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Compositional data can be analyzed by either Dirichlet regression or using log-ratio analysis as pioneered by John Aitchison.

My questions are

  1. What are the main differences in assumptions between these two models? When should you prefer one above the other?
  2. Are there any "methods" that one topic allows which the other doesn't? My current data set has multiple independent variables (both factors and continuous), and I would like to model both fixed and random effects, and then do parameter estimation, test hypotheses, find confidence intervals, etc.
  3. What are the best resources to learn these two topics from? The log-ratio analysis seems to be the topic of many books, but on the other hand, Dirichlet regression seems to be mainly covered in small lecture notes (20-30 pages).
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Log ratio methods are a mathematic transform where as Dirichlet regression is a particular probabilistic model.

  1. To better understand the difference lets think about a common probabilistic model applied to log-ratio transformed data. If you apply a multivariate normal model to either Additive Log-ratio or Isometric Log-ratio transformed data is it equivalent to applying a multivariate logistic-normal model to the original compositional dataset. (e.g., the ALR or ILR transform of a logistic normal distribution is multivariate normal in the transformed space). Note that there are many different statistical models that can be applied to log-ratio transformed compositional data (Dirichlet regression is a single model).

    Now a good question becomes: What is the difference between the Dirichlet distribution and the logistic-normal distribution. The Dirichlet distribution (and Dirichlet regression by extension) assumes that the compositional parts (the variables) are independent except for the sum constraint. On the other hand, the Logistic-Normal distribution allows for covariation between the parts in addition to the sum constraint. In this sense the Logistic-Normal distribution is a more flexible distribution that is often better able to capture the covariation between variables that may be of interest to a researcher. That said, the logistic-normal distribution does not allow for complete independence between the parts as the Dirichlet distribution does (although it can get close enough for many approximations).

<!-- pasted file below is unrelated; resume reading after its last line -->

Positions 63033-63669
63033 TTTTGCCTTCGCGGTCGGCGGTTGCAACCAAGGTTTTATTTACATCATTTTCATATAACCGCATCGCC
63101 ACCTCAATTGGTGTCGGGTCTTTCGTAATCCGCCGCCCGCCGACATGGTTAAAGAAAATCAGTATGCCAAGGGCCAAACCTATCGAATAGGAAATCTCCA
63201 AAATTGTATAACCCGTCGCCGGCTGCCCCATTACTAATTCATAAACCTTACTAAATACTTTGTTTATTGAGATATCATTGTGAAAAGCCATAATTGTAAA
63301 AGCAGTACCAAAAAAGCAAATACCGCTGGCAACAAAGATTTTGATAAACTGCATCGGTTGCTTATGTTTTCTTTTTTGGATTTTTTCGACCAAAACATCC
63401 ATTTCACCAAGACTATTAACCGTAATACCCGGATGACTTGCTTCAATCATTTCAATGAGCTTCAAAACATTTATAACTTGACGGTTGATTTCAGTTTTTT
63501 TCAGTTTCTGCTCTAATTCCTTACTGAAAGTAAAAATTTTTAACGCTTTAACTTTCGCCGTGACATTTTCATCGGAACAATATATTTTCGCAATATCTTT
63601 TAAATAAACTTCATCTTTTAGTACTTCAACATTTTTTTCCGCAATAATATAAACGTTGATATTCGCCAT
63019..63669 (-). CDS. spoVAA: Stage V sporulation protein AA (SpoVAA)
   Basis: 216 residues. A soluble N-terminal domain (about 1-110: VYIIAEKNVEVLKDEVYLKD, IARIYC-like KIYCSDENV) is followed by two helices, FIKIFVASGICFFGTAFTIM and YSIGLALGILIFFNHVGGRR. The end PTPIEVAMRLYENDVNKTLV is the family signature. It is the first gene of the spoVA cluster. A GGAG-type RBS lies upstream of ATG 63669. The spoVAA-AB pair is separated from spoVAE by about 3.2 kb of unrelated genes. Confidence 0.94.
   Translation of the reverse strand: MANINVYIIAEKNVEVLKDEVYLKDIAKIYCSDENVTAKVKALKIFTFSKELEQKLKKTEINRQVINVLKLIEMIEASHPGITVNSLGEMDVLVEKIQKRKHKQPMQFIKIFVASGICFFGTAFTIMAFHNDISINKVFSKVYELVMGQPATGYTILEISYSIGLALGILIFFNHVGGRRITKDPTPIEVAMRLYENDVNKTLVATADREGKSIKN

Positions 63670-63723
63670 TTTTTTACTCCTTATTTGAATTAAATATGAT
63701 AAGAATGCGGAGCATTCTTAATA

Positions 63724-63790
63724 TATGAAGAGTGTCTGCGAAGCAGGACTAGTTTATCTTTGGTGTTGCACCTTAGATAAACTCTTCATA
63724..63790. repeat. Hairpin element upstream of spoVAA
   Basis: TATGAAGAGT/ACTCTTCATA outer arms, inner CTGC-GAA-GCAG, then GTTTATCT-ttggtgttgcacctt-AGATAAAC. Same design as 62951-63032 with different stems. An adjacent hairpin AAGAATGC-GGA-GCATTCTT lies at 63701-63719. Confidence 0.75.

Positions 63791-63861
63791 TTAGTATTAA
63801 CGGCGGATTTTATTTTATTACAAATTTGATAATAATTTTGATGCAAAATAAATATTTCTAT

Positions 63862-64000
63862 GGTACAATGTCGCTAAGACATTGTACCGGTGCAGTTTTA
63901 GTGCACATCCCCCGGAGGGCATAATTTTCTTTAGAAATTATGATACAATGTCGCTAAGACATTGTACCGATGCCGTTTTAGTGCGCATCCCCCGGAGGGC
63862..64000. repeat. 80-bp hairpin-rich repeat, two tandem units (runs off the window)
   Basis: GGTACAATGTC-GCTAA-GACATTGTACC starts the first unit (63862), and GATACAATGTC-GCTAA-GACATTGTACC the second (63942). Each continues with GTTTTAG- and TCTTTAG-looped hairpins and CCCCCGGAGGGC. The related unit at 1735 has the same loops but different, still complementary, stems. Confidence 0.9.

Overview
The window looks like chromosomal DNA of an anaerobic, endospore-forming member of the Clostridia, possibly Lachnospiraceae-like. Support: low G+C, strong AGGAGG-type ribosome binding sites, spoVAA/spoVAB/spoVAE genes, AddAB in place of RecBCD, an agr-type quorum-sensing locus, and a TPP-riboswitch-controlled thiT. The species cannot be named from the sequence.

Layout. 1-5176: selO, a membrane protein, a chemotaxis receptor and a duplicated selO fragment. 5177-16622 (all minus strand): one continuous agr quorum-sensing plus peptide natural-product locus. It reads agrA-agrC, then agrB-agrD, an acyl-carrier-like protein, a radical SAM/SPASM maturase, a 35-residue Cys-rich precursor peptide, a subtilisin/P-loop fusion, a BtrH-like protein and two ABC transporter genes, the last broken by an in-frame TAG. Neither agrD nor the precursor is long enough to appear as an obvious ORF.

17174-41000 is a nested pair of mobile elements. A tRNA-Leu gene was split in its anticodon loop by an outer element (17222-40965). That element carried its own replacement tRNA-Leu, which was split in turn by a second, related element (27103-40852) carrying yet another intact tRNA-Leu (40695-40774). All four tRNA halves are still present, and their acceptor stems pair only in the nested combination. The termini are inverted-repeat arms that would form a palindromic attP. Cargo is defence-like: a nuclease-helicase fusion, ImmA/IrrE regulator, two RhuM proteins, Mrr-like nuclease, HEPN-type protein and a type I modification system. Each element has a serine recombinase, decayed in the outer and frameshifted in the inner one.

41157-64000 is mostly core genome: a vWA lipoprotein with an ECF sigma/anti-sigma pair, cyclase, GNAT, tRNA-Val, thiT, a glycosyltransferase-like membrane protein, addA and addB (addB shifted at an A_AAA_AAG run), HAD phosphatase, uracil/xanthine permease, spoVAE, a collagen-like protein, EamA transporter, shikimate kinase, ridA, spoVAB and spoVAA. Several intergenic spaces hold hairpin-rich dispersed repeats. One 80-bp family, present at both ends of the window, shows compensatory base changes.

2. Again, log-ratio methods are a data transform not a statistical model. There are many many different models that can do everything from mixed-effects modeling to hypothesis testing etc... In addition, both Logistic-Normal regression and Dirichlet regression can do all the things you are discussing as well. The key difference between logistic-normal regression and Dirichlet regression is whether you want to assume some level of dependence between the variables or you want complete independence between the variables (excluding the dependence that occurs due to the sum constraint of compositional data).

  3. Dirichlet regression - I would do a google search and find some papers that discuss it. here is a paper discussing the DirichletReg package for R. This appears to the the whitepaper for that package. With regards to compositional data analysis: I would recommend Modeling and Analysis of Compositional Data by Pawlowsky-Glahn, Egozcue, and Tolosana-Delgado. It is a really wonderful book. For a very applied book Analyzing Compositional Data in R by van den Boogaart and Tolosana-Delgado.

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What are the main differences in assumptions between these two models? When should you prefer one above the other?

The Dirichlet assumes a negative correlation structure, whereas the LR does not. The Dirichlet is not a member of the linear exponential family, hence it is not robust under model mispecification. This of course applies more to the standard errors of the estimates. So far, I have seen that either methods produces comparable fit.

Are there any "methods" that one topic allows which the other doesn't? My current data set has multiple independent variables (both factors and continuous), and I would like to model both fixed and random effects, and then do parameter estimation, test hypotheses, find confidence intervals, etc.

For random effects, if you know what to do, then go ahead with Dirichlet. Otherwise, you might want to stick with LR.

What are the best resources to learn these two topics from? The log-ratio analysis seems to be the topic of many books, but on the other hand, Dirichlet regression seems to be mainly covered in small lecture notes (20-30 pages).

There is a book, Dirichlet distributions and beyond. And then, there are papers about Dirichlet regressions.

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    $\begingroup$ It would be more helpful if you were to provide specific references to books and papers rather than vague allusions. For instance, a book titled Dirichlet distributions and beyond doesn't appear to exist, at least on Amazon. $\endgroup$ – DJohnson Mar 1 '17 at 13:14
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    $\begingroup$ You are right, I just searched on Amazon and found it. It is called Dirichlet and Related Distributions: Theory, Methods and Applications. $\endgroup$ – Michail Mar 2 '17 at 17:32
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    $\begingroup$ Log ratio methods are a mathematic transform not a distribution. I think it is confusing to insinuate that they are. $\endgroup$ – jds Mar 28 '17 at 16:33

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